If you wanna drop some big concepts you can talk about subcutaneous emphysema. This is where gas/air escapes from the lungs and become trapped in the subcutaneous tissue below the skin. This is often cause following trauma, but can also occur spontaneously. From a punctured lung the air will travel to the mediastinum from which it Air is able to travel to the soft tissues of the neck and the retroperitoneum (the space behind the abdominal cavity) because these areas are connected by fascial planes.

Types of Pneumothorax there is open, close or tension. PSP and SSP usually causes closed pneumothorax. Traumatic usually causes Closed pneumothorax. We will talk about tension later because it s a big deal.

  • In open Pneumothorax the pleural cavity is open to the environment because of some form of trauma damaging the parietal pleura. Breathing in allows air into the pleural cavity, breathing out allows air to exit the pleural cavity. Therefore the pleural cavity pressure is the same as the atmospheric pressure.
  • In closed Pneumothorax there is air in the pleural cavity because of air coming in from the lungs due to a potential defect or hole in the visceral pleura. The parietal pleura is sealed. Inspiration, breathing in, brings air inside the pleural cavity. This means that initially the pleural cavity pressure will be less then the atmospheric pressure, because air moves into the pleural cavity. Possibly, Air keeps coming inside the pleural cavity until it stabilizes then the pressure becomes equal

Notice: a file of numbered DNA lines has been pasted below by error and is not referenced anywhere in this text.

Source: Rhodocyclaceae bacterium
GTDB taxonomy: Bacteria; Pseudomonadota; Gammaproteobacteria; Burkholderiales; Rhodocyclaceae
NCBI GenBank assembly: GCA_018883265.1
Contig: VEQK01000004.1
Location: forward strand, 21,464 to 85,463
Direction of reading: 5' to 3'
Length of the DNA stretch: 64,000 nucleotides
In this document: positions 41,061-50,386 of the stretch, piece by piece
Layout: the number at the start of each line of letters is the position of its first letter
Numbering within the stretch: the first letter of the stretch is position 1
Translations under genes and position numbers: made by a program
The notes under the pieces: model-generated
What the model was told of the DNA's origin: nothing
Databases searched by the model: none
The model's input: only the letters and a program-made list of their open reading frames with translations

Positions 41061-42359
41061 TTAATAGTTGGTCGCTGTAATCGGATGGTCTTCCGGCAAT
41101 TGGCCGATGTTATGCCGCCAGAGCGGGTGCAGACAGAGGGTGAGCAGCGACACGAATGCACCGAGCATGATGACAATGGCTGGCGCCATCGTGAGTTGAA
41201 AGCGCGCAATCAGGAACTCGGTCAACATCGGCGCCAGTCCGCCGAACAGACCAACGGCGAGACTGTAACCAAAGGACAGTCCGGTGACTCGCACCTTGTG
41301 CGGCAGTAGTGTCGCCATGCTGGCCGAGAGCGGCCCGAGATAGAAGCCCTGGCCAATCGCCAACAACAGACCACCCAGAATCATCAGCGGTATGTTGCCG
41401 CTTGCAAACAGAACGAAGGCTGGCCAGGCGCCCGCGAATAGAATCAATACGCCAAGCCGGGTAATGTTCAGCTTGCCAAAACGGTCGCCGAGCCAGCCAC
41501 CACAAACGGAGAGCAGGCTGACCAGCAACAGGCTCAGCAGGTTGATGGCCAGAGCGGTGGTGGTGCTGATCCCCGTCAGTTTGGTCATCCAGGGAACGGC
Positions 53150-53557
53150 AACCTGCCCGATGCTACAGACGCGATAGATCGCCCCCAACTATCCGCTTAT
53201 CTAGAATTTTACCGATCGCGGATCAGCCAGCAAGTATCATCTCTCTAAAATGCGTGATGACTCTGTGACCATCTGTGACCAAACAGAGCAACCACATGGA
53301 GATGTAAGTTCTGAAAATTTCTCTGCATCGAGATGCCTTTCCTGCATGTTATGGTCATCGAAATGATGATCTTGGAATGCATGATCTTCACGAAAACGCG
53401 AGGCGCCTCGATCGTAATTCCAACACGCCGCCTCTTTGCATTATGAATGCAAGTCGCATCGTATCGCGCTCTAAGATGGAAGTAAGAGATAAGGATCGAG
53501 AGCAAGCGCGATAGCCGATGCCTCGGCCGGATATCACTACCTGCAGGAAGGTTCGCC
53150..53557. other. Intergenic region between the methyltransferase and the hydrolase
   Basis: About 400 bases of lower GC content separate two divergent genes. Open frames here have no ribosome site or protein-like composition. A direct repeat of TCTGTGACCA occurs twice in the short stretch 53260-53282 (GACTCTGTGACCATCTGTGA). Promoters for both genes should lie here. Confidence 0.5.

The treatment for simple pneumothorax depends if it is a small or a big pneumothorax. If it is a small pneumothorax these are allowed to resolve spontaneously and may be treated with 100% O2 by face mask. 
Large, severely symptomatic pneumothoraces are treated with a chest tube and/or pleurodesis.